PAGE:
Pittsburgh: a disappointment in hockey and restaurant inspection disclosure

As Pittsburgh continues to grapple with restaurant inspection disclosure – or not — the town of Little Elm, Texas, has decided to add QR codes to the technology that is being utilized by its health services department, in order to help to improve efficiency when it comes to the effort to maintain transparency with restaurant inspection results.

QR-code-SCANVenger-Hunt-300x169Way to go Pittsburgh, you’ve been upstaged by Little Elm. Texas. That’s gotta hurt.

Through the use of this new system, it is possible for people to be able to scan the unique QR codes posted with the inspection signage for each restaurant. Upon scanning, the user will be directed to a website that contains the inspection notes that were made for the restaurant about which the mobile device user is inquiring. This system also allows the results of the inspections to be updated and distributed nearly immediately.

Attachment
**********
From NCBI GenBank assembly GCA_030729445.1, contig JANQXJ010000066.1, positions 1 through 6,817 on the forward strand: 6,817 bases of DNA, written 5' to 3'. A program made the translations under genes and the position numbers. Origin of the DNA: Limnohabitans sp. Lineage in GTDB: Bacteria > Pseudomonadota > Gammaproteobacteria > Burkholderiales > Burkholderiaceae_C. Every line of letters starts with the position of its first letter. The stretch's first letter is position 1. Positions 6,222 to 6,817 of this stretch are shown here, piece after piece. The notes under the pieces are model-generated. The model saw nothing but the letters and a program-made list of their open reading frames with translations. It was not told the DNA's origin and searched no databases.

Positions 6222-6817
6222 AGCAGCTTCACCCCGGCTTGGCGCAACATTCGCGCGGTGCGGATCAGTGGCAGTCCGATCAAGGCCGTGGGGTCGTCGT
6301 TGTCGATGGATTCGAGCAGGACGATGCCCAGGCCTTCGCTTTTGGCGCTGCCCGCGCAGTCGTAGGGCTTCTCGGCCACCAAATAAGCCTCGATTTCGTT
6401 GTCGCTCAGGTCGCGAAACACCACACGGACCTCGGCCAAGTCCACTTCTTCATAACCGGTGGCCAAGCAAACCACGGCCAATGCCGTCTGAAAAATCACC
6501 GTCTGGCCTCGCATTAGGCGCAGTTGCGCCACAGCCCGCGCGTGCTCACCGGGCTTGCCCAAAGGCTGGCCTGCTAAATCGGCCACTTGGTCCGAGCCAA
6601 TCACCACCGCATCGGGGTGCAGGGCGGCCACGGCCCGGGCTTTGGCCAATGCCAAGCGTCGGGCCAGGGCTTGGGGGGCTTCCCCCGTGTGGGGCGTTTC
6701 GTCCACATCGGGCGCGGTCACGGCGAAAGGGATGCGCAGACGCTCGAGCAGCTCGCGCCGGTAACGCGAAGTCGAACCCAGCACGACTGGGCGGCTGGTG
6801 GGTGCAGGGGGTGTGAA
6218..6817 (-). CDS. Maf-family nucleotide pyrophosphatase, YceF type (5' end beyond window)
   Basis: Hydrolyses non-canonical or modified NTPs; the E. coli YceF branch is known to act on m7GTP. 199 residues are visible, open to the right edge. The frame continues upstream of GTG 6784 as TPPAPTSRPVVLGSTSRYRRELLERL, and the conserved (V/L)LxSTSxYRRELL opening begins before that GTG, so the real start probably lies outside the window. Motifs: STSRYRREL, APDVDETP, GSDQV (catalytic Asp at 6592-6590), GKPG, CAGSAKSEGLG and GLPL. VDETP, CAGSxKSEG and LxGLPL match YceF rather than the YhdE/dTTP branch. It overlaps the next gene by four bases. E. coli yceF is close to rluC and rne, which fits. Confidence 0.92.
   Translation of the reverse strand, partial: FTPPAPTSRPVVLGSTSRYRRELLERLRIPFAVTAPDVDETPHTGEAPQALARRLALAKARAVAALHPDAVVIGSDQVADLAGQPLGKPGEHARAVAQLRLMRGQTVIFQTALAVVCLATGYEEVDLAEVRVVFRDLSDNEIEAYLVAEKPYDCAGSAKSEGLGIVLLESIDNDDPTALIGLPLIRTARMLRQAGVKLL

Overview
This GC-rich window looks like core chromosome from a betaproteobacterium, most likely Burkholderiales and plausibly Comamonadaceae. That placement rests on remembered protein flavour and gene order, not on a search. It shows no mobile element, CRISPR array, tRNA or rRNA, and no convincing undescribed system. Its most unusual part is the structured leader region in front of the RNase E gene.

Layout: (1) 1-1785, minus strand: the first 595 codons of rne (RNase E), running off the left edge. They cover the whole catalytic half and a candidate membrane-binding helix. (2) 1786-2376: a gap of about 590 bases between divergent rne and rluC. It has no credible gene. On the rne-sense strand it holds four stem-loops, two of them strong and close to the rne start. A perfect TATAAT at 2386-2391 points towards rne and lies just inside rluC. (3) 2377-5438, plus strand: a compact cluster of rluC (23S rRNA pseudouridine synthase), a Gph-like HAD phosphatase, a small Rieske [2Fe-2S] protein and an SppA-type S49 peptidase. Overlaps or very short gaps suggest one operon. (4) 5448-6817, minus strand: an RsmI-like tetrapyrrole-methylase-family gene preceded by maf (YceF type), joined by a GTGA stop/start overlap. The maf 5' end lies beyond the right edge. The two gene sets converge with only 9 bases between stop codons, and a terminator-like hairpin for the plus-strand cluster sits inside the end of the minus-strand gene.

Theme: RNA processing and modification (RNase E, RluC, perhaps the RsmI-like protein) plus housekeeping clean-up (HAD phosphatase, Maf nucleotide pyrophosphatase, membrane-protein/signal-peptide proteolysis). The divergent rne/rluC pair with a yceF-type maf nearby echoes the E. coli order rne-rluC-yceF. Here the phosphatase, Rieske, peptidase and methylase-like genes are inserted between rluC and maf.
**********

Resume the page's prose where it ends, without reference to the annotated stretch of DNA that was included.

The QR codes based program is based on the same one that has become quite popular in nearby Plano.

The information about a restaurant’s inspection is updated by way of the QRcode as soon as it is complete. This way, residents and visitors to the town will be able to check on the latest scores for that restaurant within a matter of seconds. This, according to Mike Green, the community integrity director.

Green explained by providing an example that said “Let’s say we’re in the kitchen doing the inspection, and you pull into the parking lot of that restaurant,” adding that “As soon as we finish the inspection, the score changes online. You can literally see the newest score of the place you’re about to eat at while you’re in the parking lot.”

A growing number of municipalities are incorporating QR codes into their restaurant inspection systems as it is a highly cost efficient way to upload and share the information with the public.